“… (with) the command pattern … an object is used to represent and encapsulate all the information needed to call a method at a later time. This … includes the … method parameters …”1 A Command can be seen as a method (using Java’s terminology) and its context (arguments and local variables), all transformed to an object.
Commandcan be seen as a
methodturned inside out.”
Having such an
Command can be executed at any time in the future, it can be placed on a
stack or it can be transferred throughout software system boundaries.
Commands offer you funny possibilities: Given you define a
interface providing an
execute and an
undo method and your software system strictly makes use of
commands, then you easily can provide
undo functionality by putting your executed
Commands onto a
stack, where they are just waiting for having their
undo method called in reverse order.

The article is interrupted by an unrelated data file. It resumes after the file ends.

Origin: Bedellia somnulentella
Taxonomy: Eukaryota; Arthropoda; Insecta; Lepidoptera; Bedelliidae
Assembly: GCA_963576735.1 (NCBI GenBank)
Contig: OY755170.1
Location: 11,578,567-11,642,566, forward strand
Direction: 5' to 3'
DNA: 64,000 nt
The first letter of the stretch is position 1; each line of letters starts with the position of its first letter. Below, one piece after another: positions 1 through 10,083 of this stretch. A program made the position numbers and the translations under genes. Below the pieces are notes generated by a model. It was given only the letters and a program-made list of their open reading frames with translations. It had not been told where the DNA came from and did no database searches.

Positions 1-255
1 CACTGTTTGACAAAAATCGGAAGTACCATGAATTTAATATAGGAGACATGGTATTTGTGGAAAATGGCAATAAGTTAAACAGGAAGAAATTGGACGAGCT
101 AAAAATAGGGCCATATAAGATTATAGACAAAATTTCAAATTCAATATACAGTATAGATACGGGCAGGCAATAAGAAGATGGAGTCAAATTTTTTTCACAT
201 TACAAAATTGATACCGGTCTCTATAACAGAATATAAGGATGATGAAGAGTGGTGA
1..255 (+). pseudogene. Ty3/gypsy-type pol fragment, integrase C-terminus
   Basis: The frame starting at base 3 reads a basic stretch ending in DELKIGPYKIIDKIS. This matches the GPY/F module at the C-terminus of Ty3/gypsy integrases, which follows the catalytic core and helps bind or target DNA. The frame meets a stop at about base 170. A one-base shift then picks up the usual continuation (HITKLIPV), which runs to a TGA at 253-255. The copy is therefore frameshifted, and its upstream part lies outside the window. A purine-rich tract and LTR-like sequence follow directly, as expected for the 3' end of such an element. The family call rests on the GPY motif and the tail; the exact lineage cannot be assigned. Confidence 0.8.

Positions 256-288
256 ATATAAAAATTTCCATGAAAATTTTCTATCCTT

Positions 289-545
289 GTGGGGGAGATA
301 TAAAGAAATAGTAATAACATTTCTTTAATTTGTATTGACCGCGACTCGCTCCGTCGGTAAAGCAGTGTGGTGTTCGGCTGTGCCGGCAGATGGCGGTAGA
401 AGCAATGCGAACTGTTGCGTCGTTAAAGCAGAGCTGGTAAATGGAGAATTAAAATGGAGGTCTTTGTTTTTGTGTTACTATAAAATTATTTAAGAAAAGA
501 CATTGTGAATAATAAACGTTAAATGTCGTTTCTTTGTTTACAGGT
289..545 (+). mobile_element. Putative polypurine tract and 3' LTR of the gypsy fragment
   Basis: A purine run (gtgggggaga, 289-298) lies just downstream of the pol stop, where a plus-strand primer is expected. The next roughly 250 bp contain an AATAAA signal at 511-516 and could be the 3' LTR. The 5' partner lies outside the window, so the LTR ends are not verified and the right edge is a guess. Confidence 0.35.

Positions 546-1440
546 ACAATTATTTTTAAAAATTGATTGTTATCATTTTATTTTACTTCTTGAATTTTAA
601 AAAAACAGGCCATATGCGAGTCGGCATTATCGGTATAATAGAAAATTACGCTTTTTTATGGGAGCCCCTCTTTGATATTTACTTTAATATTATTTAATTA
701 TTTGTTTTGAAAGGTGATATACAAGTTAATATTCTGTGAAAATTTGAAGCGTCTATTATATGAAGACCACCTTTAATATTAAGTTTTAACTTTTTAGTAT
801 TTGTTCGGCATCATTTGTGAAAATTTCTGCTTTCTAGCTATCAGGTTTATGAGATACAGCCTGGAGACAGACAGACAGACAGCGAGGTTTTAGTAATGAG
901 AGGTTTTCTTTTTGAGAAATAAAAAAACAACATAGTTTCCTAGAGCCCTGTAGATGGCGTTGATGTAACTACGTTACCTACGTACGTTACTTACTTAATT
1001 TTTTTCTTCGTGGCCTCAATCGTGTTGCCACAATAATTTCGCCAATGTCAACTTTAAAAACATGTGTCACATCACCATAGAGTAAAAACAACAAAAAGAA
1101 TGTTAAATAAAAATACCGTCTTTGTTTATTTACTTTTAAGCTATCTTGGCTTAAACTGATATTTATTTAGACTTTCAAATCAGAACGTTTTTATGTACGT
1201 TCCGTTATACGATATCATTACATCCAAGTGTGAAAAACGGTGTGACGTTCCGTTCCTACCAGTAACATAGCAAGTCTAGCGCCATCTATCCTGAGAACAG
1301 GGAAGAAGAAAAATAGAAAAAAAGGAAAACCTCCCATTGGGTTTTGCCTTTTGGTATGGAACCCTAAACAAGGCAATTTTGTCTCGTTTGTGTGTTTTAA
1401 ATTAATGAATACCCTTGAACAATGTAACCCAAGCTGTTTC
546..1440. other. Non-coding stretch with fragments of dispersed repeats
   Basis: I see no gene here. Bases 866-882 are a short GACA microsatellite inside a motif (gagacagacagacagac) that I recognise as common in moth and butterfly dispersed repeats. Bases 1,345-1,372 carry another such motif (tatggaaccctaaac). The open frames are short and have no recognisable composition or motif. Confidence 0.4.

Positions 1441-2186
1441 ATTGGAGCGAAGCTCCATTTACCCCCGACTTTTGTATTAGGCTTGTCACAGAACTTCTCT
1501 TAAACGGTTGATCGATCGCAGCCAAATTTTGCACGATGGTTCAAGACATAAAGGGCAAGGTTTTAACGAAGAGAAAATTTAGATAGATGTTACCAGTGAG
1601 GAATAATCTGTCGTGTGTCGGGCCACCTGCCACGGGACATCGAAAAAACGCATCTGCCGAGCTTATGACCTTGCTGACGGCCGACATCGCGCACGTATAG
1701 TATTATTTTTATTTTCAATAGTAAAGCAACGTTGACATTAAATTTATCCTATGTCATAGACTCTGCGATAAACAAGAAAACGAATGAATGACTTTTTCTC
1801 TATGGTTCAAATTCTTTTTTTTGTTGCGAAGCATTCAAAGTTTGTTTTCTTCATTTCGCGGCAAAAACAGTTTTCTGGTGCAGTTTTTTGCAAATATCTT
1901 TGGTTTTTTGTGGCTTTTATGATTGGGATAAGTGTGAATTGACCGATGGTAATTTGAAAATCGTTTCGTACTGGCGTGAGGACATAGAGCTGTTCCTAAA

undo) methods usually get a
context passed as an argument on which the
Command applies its “changes”. The executed
Command “remembers” the action taken as its object state for its
undo method (having the same
context passed) to revert the actions taken.
Above see the
execute method as of a (generic)
Command defined by the
refcodes-command artifact. See below in case the
Command provides undo functionality (called
Undoable by the
For a full example on how to do the undo see the
refcodes-command artifact provides you a fairly good starting point for working with commands. Also take a look at the
refcodes-jobbus artifact, being a command-bus settled on top of the